Sierra Leone Telegraph: 26 June 2017
Tribal politics in Africa is one of the reasons most communities across the continent are suffering massive under-development, social injustice, marginalisation, and at worse – violent conflict and loss of life.
Even a small country like Sierra Leone where the majority of citizens live in almost perfect harmony with each other, politicians cannot help using tribal differences to wield power and exert influence in key political decision-making, with catastrophic consequences.
Since the gaining of independence in 1961, Sierra Leone has witnessed a grotesque erosion and dumbing down of public service management standards and ethics, as qualified and highly experienced public officials are replaced by those less capable – on grounds of tribal preference and victimisation – putting political squared pegs in round holes. (Photo: President Siaka Probyn Stevens – the architect and builder of tribal politics in Sierra Leone).
Tribal politics in Sierra Leone has resulted in massive economic and social cost, which is manifested in rampant corruption, growing poverty, breakdown in law and order, a rise in impunity, poor governance, and the erosion of public confidence in politics, democracy and politicians.
And in Kenya, tribal politics has given rise to corruption, marginalisation, disenfranchisement of communities and full-blown violence. Says a report published in theconversation.com.
A stock take of the present ethnic reality in Kenya shows that tribalism is more entrenched than ever, says Daisy Maritim-Maina, as she makes a case for the politics of ideology ahead of the country’s general election, in an article titled ‘How Kenya could move away from the politics of ethnicity’. This is her story:
In 1992 Kenya held its first multi-party election in 26 years. Since this re-introduction of multipartism, the “politics of tribe” has been blamed for the country’s political tribulations.
This has led to a system under which leaders channel government resources to their ethnic supporters to ensure their political survival. In turn, their supporters begin to feel entitled to government resources.
The politics of ethnicity therefore becomes an inter-community competition, not merely for representation in governance, but for resources. This isn’t a problem exclusive to Kenya. Studies show that many African countries are finding it difficult to manage diversity, and particularly ethnicity.
In other parts of the world such as Yugoslavia, Burma, and Sri Lanka, ethnicity has been politicised and has consequently played a major role in triggering violence. In Kenya, tribal politics has given rise to rampant corruption, marginalisation, disenfranchisement of entire communities, and full-blown violence.
As the country goes into another general election this August, two questions are frequently being asked. Has anything changed since 2007 when violence broke out after a disputed election? And are there any real ideological differences between Kenya’s two main coalitions?
A stock take of the present ethnic reality shows that tribalism is more entrenched than ever. The two coalitions are a cluster of parties that represent regional ethnic blocs. In fact they have split the country down the middle along a clear tribal fault line, with the populous Kikuyu and Kalenjin tribes on one side and the Luo, Luhya and Kamba on the other.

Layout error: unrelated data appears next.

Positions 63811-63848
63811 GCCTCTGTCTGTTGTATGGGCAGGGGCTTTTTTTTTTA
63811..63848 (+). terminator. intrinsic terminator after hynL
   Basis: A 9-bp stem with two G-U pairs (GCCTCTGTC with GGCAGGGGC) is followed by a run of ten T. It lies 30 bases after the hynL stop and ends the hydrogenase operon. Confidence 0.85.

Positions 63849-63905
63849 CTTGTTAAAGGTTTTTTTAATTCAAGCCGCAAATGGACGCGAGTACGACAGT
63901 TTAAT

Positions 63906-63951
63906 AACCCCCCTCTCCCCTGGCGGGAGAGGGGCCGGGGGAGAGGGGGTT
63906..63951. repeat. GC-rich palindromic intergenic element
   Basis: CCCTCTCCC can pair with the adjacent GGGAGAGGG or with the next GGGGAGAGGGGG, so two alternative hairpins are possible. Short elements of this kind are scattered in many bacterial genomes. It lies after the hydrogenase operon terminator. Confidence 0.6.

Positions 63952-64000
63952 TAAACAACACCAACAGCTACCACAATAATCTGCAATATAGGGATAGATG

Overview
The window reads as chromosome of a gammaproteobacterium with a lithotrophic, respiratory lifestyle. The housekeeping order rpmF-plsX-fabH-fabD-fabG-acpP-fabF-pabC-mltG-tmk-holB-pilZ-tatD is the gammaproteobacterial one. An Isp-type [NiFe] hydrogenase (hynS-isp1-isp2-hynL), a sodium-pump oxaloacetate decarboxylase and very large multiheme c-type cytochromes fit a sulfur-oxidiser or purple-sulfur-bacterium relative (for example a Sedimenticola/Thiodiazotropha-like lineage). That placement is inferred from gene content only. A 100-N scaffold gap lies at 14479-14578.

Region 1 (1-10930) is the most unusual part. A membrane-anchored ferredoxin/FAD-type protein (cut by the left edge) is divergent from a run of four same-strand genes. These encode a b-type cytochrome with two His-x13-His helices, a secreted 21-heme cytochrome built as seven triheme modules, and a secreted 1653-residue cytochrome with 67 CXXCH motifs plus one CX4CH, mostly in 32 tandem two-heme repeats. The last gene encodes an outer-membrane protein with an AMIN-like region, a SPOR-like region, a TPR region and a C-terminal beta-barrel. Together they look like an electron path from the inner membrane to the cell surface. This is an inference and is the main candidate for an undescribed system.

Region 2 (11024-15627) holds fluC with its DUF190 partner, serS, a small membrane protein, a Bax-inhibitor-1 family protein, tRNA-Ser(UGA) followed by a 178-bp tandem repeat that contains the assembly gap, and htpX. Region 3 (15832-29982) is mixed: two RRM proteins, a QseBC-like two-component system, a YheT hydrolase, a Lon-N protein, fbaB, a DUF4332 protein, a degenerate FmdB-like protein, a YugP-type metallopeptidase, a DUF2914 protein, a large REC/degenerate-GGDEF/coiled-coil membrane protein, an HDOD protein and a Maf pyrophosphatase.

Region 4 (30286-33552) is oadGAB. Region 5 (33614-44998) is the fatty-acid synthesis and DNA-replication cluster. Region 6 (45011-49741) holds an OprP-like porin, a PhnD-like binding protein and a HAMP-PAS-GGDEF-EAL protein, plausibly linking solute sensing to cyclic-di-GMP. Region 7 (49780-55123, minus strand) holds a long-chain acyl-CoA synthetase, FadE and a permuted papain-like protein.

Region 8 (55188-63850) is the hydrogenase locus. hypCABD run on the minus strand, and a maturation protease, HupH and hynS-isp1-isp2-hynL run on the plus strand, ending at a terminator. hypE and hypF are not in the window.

The history of ethnic loyalties
But why are there such bitter contests every election cycle? It has everything to do with the possibility of attaining control of state resources and being in charge of their allocation. Kenya has been governed by four presidents from two ethnic communities since independence: the Kikuyu and the Kalenjin. The 40 other communities now believe that it’s their turn to hold the presidency.
Kenya is home to 42 ethnic groups. The major ones are the Kikuyu, Luhya, Kalenjin, Luo, and Kamba. Combined, they form 66% of the country’s population. The behaviour of Kenyan voters has remained largely consistent over the past five multi-party elections. Regardless of where they reside, ethnic allegiance has been the most influential motivator at the ballot.
This pattern of political allegiance based on ethnicity has a long history dating back to Kenya’s colonial past. In Kenya’s first independent general election in May 1963, the two largest indigenous parties KANU, formed in May 1960, and KADU, formed a month later, both assumed an ethnic DNA.
KANU represented the populous Kikuyu and Luo tribes and KADU represented the smaller Masai, Kalenjin, Luhya and Mijikenda communities. This was partly because colonial policy barred the formation of nationwide political movements. It only allowed the formation of district political associations.
The effect was to encourage ethnically homogeneous political associations to emerge across the country. As a result, parties have drawn their political legitimacy and capital from their respective ethnic bases since independence.
At Lancaster House – where Kenyan delegates held a series of meetings to negotiate Kenya’s independence constitution – KANU and KADU leaders wore their ethnic hats. And in 1966 when Vice President Jaramogi Oginga Odinga left KANU he retreated to his ethnic backyard and formed the Kenya People’s Union.
So historically speaking, political parties have never really been divorced from tribal affiliations. But the problem runs much deeper than tribal politics. In Kenya an ethnically diverse society is responding to an imposed political configuration which, thanks to its colonial heritage, is a democratic competition for resources.
Fixing the problem
If we regard democracy as elastic rather than rigid, it allows us to recognise that it can be forced – or negotiated. Negotiated democracy can lead to stability, whereas forced democracy can lead to instability and violence. A case in point is Zimbabwe where a power-sharing deal was reached between Robert Mugabe’s Zimbabwe Africa National Union-Patriotic Front and Morgan Tsvangirai’s Movement for Democratic Change in 2008.